A "Switched Bunch of Disks" is a JBOD with a smart, switching controller. It's used to differentiate high-end enclosures with integrated Fibre Channel switches from JBODs with mere hubs. SBODs are the latest twist in high-performance disk arrays and are only now starting to filter out of the labs and into the marketplace.
Any disk or RAID connected directly to your Mac is Direct Access Storage, or DAS. DAS gives you the fastest, lowest-latency performance, all else being equal, because it's yoursall yours. Your Mac owns the storage entirely and need not contend with other users for its use, and DAS has the lowest communications overhead between the Mac and its data. The file system runs on your Mac, and it has direct access to the blocks of data on the drives.
Network Access Storage, or NAS, is shared storage using networked file sharing. At its simplest, you're using NAS when you mount another Mac's shared drives on your desktop over the network. There are also dedicated NAS boxes stuffed full of high-speed drives whose sole purpose is to provide shared storage across a network, but you access them just like any other networked Mac. Your Mac makes file-level requests over the network; the server Mac or NAS box translates those requests to block-level requests in its own file system and provides the requested data.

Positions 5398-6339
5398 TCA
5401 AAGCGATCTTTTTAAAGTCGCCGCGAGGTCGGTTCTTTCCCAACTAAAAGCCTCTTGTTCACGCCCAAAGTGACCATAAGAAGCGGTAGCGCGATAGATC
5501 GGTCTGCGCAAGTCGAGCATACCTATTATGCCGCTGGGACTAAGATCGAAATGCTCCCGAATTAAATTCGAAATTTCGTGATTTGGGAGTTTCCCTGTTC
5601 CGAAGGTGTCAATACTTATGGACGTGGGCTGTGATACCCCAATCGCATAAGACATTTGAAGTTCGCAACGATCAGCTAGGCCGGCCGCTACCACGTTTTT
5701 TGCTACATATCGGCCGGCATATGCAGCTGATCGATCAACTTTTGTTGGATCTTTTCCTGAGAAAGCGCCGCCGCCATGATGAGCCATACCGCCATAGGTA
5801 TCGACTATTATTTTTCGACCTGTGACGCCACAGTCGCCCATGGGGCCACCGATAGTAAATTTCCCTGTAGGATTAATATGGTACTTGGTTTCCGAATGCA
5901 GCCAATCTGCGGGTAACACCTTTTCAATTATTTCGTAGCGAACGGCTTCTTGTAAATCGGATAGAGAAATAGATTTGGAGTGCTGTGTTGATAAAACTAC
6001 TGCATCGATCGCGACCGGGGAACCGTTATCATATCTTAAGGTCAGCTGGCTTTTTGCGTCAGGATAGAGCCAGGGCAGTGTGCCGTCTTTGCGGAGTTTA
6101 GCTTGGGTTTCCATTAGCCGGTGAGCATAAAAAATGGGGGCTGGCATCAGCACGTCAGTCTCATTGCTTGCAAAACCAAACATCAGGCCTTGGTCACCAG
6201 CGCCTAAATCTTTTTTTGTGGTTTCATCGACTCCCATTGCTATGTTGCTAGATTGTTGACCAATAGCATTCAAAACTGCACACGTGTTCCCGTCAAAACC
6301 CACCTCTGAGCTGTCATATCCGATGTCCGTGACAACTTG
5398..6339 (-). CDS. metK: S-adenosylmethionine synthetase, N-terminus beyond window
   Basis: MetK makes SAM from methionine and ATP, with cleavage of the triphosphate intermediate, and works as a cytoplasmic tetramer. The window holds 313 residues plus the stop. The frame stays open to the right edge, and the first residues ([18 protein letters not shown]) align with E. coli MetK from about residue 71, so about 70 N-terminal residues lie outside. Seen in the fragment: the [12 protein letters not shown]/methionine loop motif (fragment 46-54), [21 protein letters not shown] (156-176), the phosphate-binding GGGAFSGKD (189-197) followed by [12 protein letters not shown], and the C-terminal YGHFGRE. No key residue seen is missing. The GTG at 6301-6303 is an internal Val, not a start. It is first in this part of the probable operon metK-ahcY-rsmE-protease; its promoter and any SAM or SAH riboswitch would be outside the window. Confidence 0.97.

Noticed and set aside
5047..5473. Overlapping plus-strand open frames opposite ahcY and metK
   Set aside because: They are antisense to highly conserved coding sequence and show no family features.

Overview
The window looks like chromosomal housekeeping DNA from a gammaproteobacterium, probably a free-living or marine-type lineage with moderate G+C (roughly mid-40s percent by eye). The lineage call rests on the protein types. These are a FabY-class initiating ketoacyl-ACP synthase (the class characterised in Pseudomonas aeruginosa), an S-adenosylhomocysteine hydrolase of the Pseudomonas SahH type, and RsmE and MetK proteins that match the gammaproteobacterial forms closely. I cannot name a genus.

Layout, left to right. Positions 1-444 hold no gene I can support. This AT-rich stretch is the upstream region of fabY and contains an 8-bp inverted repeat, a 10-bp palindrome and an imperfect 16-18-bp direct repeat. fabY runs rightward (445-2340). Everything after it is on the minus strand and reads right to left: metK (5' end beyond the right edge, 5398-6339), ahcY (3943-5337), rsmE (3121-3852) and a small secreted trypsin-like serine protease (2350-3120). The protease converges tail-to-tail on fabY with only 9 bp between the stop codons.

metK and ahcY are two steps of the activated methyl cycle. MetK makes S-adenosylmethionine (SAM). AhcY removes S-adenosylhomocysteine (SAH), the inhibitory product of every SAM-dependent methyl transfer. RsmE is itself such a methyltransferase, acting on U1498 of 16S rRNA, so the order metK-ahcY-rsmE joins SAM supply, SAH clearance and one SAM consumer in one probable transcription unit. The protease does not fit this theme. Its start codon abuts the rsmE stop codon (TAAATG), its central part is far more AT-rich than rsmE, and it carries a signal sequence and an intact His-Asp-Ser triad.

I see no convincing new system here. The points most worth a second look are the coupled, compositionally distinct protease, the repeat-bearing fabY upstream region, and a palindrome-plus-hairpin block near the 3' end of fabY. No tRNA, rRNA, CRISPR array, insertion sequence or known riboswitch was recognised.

Storage Area Networks connect multiple clients and shared storage using a high-speed connection, usually Fibre Channel. SANs provide fast access to shared storage: a special file system driver runs on your Mac providing block-level access to the drives, while at the same time handling the potential conflicts from other clients accessing the same files or volumes.
RAIDs are collections of disks ganged together to form a single logical unit (LUN) so as to provide higher reliability, higher speed, or both, than a single drive would provide.
Both software and hardware RAIDing is possible; OS X has simple software RAID capabilities built in. A hardware RAID controller gives better performance than software RAIDing does because it doesn't burden the computer with RAID housekeeping. But software RAIDing is better than no RAIDing at all. Sometimes software and hardware RAIDing are used together, as we'll see.
RAIDs employ three strategies in various combinations to work their magic, as outlined in the following sections.
You can improve speed by striping data across two or more drives. Information is broken into small chunks and read and written to all the drives, each drive storing one chunk and sharing the overall load. For example, if you have two drives striped, all the even bytes of data might be written to one drive and all the odd bytes to the other. The performance you see is close to the performance of a single drive multiplied by the number of drives in the stripe set.
Striping improves performance but does nothing for redundancy: if any drive in a stripe set fails, you've lost all the data on all the drives. Striping is good for data you can easily replace, like logged and captured media files and render scratch areas, but it's not so good for hard-to-replace stuff like your system, your project, andmost importantlyyour invoice files.